While some doctors blame rising cough plaints on bacterial infections, most point to poor air quality
Pollution has a severe impact on respiratory health, say doctors. Representation pic
Mumbai doctors are concerned about young healthy adults complaining of persistent cough after recovering from an infection. The OPDs in many hospitals are seeing close to 75 per cent of such patients in a day. While most doctors have blamed air pollution for the condition, some believe secondary bacterial infection is the cause.
According to the doctors mid-day spoke to on Wednesday, they see anywhere between 25 per cent and 75 per cent of OPD (outpatient department) patients in a day, who come with persistent and chronic cough.
This year, along with New Delhi, the air quality has been consistently poor in Mumbai, too. On Wednesday, the city reported an Air Quality Index (AQI) of 283, which comes under the poor category. Pollution has a severe impact on the respiratory health system, doctors pointed out.
Dr Susheel Bindroo, Director, Interventional Pulmonologist at HN Reliance Foundation Hospital, said, “During winter, there are many cases of viral infection wherein a patient has a chill and fever on the first two days, and recovers from an upper respiratory tract infection in five days.
BMC workers use a vacuum machine to eliminate roadside dust in Goregaon in 2020. File pic/Satej Shinde
“However, what I have been witnessing lately is that young people, in their 20s and 30s, with no history of any respiratory diseases are coming with intractable cough. They also have wheeze, which means they have infection of the lower respiratory tract. I believe this is because of air pollution,” he said.
Explaining the link, Dr Bindroo said, “When a patient has an upper respiratory tract infection, pollutants and dust cause inflammation in the lung, a condition which we usually see in chronic smokers. If this condition prevails for a long time, it might turn into chronic lung problems or cancer.”
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Dr Jalil Parkar, senior chest physician, department of pulmonary medicine, Lilavati Hospital, said, “It is true that people are suffering from prolonged cough problems.” He added that some of the patients are also suffering from shortness of breath.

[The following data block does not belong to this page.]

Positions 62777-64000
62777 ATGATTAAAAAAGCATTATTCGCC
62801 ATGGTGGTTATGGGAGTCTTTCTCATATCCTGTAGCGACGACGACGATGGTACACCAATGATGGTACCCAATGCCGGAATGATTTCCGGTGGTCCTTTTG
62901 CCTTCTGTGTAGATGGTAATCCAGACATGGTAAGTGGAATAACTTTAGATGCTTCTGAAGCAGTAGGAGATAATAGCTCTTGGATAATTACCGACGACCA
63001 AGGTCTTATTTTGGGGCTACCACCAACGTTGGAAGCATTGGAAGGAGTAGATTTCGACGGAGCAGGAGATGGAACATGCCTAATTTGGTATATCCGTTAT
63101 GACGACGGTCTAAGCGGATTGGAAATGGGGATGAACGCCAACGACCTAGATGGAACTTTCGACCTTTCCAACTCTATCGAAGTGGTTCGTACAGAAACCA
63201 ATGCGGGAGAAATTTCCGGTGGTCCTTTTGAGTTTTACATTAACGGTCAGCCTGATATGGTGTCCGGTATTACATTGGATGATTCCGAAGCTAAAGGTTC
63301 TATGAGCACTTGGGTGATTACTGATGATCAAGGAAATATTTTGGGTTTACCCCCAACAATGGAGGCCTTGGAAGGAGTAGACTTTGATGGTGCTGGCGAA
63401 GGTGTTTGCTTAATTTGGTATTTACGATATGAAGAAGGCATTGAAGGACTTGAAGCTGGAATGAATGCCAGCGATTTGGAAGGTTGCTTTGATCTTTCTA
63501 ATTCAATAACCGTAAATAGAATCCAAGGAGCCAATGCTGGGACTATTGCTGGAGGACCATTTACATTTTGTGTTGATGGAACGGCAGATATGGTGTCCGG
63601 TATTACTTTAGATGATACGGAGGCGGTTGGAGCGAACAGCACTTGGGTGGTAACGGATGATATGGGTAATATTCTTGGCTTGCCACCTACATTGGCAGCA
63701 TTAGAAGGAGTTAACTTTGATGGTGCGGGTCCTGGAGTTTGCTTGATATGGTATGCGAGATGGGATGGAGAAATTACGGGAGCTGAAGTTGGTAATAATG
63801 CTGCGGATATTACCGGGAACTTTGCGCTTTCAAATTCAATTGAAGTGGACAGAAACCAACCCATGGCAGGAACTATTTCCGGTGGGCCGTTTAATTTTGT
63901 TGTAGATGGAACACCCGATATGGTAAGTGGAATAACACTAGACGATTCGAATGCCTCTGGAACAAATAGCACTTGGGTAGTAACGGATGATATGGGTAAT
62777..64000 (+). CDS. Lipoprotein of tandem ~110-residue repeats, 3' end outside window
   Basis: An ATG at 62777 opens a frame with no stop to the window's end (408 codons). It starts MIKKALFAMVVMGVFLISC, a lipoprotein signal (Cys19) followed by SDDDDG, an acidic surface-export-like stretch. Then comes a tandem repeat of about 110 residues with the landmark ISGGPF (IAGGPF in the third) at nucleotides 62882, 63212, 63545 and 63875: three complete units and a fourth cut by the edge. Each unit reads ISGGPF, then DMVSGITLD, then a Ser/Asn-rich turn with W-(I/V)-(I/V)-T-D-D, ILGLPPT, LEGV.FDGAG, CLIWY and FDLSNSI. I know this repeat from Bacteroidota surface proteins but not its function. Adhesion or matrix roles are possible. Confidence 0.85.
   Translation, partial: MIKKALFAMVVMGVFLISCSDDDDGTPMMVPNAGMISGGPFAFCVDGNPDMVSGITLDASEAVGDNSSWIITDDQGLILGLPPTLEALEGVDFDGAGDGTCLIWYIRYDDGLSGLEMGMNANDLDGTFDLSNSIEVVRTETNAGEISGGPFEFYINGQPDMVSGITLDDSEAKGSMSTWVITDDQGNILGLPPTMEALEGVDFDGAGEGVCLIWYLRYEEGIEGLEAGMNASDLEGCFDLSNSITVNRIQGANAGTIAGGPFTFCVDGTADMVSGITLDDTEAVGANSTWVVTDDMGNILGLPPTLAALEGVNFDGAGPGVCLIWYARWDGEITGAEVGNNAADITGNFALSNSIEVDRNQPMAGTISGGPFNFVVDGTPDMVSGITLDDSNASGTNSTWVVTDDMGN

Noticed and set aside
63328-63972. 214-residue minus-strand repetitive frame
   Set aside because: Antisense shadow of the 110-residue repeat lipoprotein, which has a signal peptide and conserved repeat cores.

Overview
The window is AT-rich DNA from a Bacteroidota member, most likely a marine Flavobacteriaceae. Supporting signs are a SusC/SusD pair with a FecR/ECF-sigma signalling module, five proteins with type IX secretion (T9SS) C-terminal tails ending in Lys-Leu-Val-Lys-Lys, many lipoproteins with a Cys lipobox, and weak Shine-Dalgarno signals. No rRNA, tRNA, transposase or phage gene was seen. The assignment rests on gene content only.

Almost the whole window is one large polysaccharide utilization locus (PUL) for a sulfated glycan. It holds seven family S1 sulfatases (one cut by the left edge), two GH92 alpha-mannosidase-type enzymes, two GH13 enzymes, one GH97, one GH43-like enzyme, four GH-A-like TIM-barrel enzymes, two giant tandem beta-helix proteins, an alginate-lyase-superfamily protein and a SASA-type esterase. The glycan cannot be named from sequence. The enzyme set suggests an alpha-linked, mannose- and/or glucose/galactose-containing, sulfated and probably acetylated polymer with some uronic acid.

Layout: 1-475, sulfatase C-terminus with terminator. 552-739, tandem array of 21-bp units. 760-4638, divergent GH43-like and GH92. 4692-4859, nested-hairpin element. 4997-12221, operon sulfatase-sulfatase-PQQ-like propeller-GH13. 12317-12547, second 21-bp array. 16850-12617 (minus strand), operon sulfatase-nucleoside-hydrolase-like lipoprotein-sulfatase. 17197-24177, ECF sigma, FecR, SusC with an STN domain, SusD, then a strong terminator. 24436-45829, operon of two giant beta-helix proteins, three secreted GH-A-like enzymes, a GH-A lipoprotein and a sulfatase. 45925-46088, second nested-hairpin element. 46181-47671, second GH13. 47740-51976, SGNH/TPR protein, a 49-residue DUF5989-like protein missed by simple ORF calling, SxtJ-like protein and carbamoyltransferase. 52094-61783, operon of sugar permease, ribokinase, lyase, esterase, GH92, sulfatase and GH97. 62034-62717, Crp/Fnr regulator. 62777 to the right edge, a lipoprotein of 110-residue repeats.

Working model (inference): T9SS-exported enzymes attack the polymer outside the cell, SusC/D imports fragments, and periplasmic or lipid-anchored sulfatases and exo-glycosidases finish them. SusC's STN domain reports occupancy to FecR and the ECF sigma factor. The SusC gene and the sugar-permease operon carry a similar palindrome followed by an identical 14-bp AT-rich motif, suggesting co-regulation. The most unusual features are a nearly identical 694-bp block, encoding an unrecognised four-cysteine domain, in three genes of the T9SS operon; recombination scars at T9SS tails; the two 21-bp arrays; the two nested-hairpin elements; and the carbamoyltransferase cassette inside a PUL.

“We cannot say it is only because of pollution, though, as there are multiple factors, like a viral infection. Both combined are causing such health issues. In my OPD, I see around 90 per cent of patients who have persistent coughs. A study should be done to ascertain the reason behind this. The resistance to diseases has also gone down post-COVID.” A few doctors also pointed out that people who have recovered from COVID-19 are also facing the same issue, and that secondary bacterial infection is one of the reasons behind persistent cough.
Dr Swapnil Mehta, pulmonologist at Dr LH Hiranandani Hospital, Powai, said “The patients I’m seeing were infected with COVID-19 before, and whenever they get a viral infection that is not handled properly initially, they develop a secondary bacterial infection two weeks later. Even antibiotics don’t do much. Around 30 per cent to 40 per cent of my patients are young adults with chronic cough issues and I’ve been continuously seeing such patients for the past six months.” According to the experts, antibiotics are not the only option, as common medicines are also effective but it takes time to show effect.
Dr Hemlata Arora, senior consultant, Internal Medicine, Nanavati Nanavati Max Super Speciality Hospital, said, “The medicine doesn’t work immediately, however if it is not bacterial infection, then we don’t give antibiotics. People come with a runny nose and sore throat, and four-five days later, they develop a dry cough. I also tested patients for COVID-19, but their results came back negative. Pollution and viral infection are causing respiratory problems.”
Min duration of persistent cough among patients